CDN Architecture: High Performance POP

Although Akamai, Fastly, EdgeCast and Limelight are bitter enemies that hate to lose to each other, they all have one common enemy, hardware obsolescence. Akamai might be the fastest content delivery network today, but that doesn’t mean it will be the fastest tomorrow. The performance optimization game is a never ending process. Of all the hardware components within the  CDN POP, the router is the most stable piece that doesn’t change much year after year due to innovation, followed by switches and disk arrays. However, the servers, that’s another story. Server hardware architecture is in a continuous state of change. The CPU caching technology changes, bus architectures improves, core technology improves, memory capacity increases, and so on.

Today, there are servers such as the Dell R920 that support up to 6TB of RAM. Over the next few quarters, server memory capacity will increase, as it always does. How does this impact Akamai, Fastly, CloudFlare or other CDNs? There might be a day when all CDN content is delivered off of RAM, including video. If we pack 30 servers in a rack, with each server supporting 6TB of RAM, that’s 180TB of RAM storage. Content delivery from RAM is going to be orders of magnitude faster than the content delivery from SSDs. This presents CDNs with a big upgrade challeng. The bigger the CDN and the more servers they have, the more work they’ll have in replacing servers.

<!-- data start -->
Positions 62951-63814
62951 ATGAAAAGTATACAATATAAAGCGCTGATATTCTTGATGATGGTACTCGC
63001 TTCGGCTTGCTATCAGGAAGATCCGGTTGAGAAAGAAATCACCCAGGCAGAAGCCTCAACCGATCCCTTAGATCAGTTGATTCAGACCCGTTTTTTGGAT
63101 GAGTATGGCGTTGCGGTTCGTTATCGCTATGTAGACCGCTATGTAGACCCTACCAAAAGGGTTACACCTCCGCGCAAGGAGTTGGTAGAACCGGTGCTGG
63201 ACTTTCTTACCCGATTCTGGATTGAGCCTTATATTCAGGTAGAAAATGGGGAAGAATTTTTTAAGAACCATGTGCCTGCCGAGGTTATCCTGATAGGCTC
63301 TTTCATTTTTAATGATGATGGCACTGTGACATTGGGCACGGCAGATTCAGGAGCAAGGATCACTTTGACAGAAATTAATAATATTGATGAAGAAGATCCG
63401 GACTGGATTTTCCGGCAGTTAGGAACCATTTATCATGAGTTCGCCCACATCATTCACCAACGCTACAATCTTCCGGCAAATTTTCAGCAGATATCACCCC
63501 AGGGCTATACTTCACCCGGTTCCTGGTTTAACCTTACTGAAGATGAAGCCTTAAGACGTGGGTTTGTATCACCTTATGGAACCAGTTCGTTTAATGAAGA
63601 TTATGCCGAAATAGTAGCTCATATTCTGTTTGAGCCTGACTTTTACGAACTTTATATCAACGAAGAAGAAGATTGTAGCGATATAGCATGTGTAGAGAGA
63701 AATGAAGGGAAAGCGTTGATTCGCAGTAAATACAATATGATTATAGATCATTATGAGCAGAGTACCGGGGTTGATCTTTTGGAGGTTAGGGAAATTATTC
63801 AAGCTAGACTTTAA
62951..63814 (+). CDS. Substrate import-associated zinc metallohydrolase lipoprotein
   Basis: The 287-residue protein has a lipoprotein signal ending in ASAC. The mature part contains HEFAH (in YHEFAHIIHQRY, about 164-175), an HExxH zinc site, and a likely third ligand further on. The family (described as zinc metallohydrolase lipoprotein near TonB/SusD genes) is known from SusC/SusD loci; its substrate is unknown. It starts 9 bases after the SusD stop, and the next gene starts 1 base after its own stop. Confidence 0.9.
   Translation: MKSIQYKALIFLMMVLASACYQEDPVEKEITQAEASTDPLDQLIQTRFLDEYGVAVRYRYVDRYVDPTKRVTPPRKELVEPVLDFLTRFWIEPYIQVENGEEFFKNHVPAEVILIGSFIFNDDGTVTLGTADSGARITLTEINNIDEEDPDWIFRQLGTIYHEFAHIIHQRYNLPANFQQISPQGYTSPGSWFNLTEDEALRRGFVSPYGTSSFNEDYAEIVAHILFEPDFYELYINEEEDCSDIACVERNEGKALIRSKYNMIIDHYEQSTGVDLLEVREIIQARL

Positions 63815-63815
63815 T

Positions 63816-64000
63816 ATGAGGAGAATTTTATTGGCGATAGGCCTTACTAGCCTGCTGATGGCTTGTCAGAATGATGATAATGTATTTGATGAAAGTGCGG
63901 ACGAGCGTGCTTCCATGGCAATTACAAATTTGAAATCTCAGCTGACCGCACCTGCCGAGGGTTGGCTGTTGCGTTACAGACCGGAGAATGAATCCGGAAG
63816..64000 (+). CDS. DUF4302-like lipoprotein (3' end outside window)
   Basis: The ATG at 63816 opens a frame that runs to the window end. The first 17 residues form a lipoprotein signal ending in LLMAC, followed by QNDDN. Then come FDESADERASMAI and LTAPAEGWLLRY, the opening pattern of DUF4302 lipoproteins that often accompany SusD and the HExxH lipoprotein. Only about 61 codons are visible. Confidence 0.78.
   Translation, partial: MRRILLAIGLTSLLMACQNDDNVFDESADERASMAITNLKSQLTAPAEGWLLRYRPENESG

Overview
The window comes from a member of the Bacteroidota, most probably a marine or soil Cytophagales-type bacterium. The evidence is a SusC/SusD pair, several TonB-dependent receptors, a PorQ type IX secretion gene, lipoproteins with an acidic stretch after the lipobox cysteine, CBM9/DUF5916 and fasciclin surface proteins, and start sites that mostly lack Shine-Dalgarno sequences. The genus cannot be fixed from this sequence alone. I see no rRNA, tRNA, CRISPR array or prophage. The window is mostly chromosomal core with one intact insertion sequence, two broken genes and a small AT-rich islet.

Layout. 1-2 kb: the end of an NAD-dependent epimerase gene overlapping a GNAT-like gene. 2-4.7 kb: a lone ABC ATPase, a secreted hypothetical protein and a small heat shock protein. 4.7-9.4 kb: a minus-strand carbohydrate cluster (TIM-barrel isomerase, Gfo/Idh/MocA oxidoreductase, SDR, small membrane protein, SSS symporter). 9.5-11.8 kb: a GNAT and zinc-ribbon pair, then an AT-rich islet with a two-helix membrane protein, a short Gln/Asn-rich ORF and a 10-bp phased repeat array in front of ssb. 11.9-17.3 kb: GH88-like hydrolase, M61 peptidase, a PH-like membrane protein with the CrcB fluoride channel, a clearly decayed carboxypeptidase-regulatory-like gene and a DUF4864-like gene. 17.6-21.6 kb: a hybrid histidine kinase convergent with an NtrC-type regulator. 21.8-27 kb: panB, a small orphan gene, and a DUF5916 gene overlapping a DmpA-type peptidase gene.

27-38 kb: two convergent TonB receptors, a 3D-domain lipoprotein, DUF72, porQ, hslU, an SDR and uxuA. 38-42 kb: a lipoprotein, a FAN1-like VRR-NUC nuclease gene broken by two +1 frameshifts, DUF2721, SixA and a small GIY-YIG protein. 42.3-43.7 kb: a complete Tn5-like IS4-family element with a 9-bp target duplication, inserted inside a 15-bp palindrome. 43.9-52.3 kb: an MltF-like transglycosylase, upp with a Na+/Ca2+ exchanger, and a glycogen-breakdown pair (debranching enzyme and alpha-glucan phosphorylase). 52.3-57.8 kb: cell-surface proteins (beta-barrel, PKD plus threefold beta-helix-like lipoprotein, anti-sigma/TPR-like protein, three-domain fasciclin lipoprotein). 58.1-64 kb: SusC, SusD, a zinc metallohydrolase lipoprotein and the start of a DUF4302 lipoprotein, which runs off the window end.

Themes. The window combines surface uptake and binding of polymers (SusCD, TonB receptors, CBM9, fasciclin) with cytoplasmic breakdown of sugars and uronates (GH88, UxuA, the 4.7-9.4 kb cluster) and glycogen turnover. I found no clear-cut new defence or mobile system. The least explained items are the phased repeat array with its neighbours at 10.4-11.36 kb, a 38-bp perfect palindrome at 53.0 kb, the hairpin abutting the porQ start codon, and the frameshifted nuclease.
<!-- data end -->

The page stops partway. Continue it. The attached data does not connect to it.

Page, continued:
RAM Based CDNs

Google and Facebook deliver content from RAM. CDNs are next. Let’s call this new type of CDN, the RAM Based CDN, where they’ll deliver all content from RAM. The RAM based CDN might possibly make the disk spindles obsolete in the CDN environment. How much faster is RAM than SSD, the numbers below speak for themselves. As we can see, RAM is much faster than SSD.

  • SSD Drives – read/write rates of 250MB/sec
  • DDR3-1600 = read/write rates of 12,000MB+/sec